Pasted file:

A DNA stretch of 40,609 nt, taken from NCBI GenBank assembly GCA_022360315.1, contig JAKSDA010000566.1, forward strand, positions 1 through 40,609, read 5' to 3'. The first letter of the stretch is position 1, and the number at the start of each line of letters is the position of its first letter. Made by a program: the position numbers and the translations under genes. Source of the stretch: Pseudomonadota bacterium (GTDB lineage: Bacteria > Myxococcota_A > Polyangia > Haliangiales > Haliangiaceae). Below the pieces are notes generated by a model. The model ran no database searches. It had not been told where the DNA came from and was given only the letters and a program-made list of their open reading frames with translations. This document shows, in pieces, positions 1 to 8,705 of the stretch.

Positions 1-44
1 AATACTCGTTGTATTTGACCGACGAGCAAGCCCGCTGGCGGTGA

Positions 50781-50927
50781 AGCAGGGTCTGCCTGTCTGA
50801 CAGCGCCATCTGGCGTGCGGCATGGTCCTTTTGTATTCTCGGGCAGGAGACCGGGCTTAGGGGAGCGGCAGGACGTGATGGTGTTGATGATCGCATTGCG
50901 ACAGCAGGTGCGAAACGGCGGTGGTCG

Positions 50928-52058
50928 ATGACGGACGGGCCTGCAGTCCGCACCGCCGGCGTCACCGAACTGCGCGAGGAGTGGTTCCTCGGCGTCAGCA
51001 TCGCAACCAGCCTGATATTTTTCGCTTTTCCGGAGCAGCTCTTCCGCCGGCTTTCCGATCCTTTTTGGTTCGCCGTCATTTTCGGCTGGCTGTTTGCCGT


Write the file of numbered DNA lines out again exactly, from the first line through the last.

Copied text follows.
A DNA stretch of 40,609 nt, taken from NCBI GenBank assembly GCA_022360315.1, contig JAKSDA010000566.1, forward strand, positions 1 through 40,609, read 5' to 3'. The first letter of the stretch is position 1, and the number at the start of each line of letters is the position of its first letter. Made by a program: the position numbers and the translations under genes. Source of the stretch: Pseudomonadota bacterium (GTDB lineage: Bacteria > Myxococcota_A > Polyangia > Haliangiales > Haliangiaceae). Below the pieces are notes generated by a model. The model ran no database searches. It had not been told where the DNA came from and was given only the letters and a program-made list of their open reading frames with translations. This document shows, in pieces, positions 1 to 8,705 of the stretch.

Positions 1-44
1 AATACTCGTTGTATTTGACCGACGAGCAAGCCCGCTGGCGGTGA

Positions 50781-50927
50781 AGCAGGGTCTGCCTGTCTGA
50801 CAGCGCCATCTGGCGTGCGGCATGGTCCTTTTGTATTCTCGGGCAGGAGACCGGGCTTAGGGGAGCGGCAGGACGTGATGGTGTTGATGATCGCATTGCG
50901 ACAGCAGGTGCGAAACGGCGGTGGTCG

Positions 50928-52058
50928 ATGACGGACGGGCCTGCAGTCCGCACCGCCGGCGTCACCGAACTGCGCGAGGAGTGGTTCCTCGGCGTCAGCA
51001 TCGCAACCAGCCTGATATTTTTCGCTTTTCCGGAGCAGCTCTTCCGCCGGCTTTCCGATCCTTTTTGGTTCGCCGTCATTTTCGGCTGGCTGTTTGCCGT